Pillow Fighting Is A Way More Serious Sport Than You Realized

There was a time when pillow fights were limited to adolescent sleepovers and moments when you wanted to torment a younger sibling. That time is gone, in the sense that pillow fighting has now migrated out of bedrooms and into the middle of the ring. Much the same way that the beanbag tossing game of cornhole transcended college football tailgates to become a go-to favorite when ESPN needs to fill holes in its programming lineup, pillow fighting hopes to be the next big thing in the sports world.

And it could happen. The idea of playing video games as a sport was once scoffed at, but now esports are a serious player in the sports landscape with industry-wide revenue of over $1 billion (via Newzoo). Believe it or not, there are enough people serious enough about pillow fighting being the next sport to crack the big time, and they're working to make it a reality. In 2021, the Pillow Fighting Championship, or PFC, held its first pay-per-view event (via CNN). That's right: There aren't just enough people who enjoy wailing on each other with pillows; there are other people ready to shell out money to watch people who enjoy wailing on each other with pillows.

There are different forms of organized pillow fighting

There isn't one set of rules when it comes to organized pillow fighting. The World Pillow Fighting Championship has been around for more than 50 years and still takes place to this day in — of all places — northern California wine country; specifically, the town of Kenwood in Sonoma County. It was an idea put together by a pair of community organizations that thought it would be a fun charity fundraiser. Their version of pillow fighting involves placing a long metal pole across a mud-filled creek. Two pillow pugilists balance on the pole while trying to knock their opponent off the pole and into the muddy drink. Today, the event draws people from around the world.

In 2013, across the Pacific Ocean, high school students in Ito, Japan started a new version of pillow fighting. The All-Japan Pillow Fighting Championship is a team sport, where two teams of five belt each other with pillows. However, according to How Stuff Works, there's more to it. Players in this version of the game start by pretending to be asleep, then upon hearing a whistle they hop to their feet and dash to grab a pillow in the center of the playing era. This starting procedure is somewhat similar to that seen in dodgeball. Also, like dodgeball, in this version of the game, players throw the specially-made pillows at each other instead of swinging them.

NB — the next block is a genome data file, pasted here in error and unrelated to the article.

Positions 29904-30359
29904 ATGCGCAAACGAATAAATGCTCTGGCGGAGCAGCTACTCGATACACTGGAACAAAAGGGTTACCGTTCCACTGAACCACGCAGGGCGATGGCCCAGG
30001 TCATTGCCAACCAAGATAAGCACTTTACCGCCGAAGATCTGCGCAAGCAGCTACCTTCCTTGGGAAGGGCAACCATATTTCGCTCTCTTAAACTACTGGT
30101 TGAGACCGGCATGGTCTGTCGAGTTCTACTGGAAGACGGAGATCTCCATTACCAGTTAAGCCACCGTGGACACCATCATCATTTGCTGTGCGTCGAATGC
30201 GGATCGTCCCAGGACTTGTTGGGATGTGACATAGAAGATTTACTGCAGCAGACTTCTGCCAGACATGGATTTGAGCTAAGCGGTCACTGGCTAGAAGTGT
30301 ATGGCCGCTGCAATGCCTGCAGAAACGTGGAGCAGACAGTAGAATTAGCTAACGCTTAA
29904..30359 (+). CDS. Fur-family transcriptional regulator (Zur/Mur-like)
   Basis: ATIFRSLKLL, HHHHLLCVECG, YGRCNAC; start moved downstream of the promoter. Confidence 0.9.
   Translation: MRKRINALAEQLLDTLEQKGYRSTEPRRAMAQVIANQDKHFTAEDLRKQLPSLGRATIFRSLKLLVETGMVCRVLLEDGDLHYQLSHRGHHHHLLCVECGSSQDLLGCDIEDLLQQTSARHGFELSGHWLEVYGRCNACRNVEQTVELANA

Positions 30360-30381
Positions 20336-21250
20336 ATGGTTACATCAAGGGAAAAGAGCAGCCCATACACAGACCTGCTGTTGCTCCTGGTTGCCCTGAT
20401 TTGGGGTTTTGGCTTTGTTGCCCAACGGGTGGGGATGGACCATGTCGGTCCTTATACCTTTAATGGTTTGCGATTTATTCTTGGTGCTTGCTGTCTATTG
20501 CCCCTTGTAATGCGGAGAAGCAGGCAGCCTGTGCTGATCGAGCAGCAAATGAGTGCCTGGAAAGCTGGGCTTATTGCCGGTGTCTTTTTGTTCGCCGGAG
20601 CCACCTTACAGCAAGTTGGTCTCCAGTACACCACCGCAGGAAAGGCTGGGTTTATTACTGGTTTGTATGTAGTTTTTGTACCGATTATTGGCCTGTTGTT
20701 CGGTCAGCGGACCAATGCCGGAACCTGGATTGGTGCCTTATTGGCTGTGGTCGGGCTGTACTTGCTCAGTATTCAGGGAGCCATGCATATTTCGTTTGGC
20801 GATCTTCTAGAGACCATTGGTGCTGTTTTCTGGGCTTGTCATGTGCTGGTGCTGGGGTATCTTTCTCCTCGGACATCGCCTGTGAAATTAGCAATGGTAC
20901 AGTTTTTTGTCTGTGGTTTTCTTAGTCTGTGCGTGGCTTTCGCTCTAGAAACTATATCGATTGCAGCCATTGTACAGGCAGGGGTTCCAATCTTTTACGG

Pillow fighting: the combat sport

There's a fair argument to be made that pillow fighting is a combat sport like boxing or mixed martial arts. Sure, it's a bit safer, but that's something the organizers of the Pillow Fighting Championship were hoping to capitalize on with their events. According to CNN, the PFC uses specialized pillows as well, and while the fights can have the intensity of a prize fight, there's no chance of competitors getting hurt.

"The fighters don't like to get hurt, and there's a lot of people who don't want to see the blood. They want to see good competition, they just don't want to see the violence," PFC's CEO Steve Williams told Reuters. "You can call it an alternative sport, but we think it's going to have mainstream appeal. Think about how they mixed country music with rap music and brought these diverse audiences together. That's what we're doing, and we hope it brings in a different kind of viewer."

The first pay-per-view event in 2021 was held in Miami and featured a fight card comprised of 16 men and 8 women squaring off in three-round matches. According to Marca, the winners took home $5,000. The champion on the women's side was Istela Nunes of Brazil, while Hauley Tillman fought his way to the men's championship.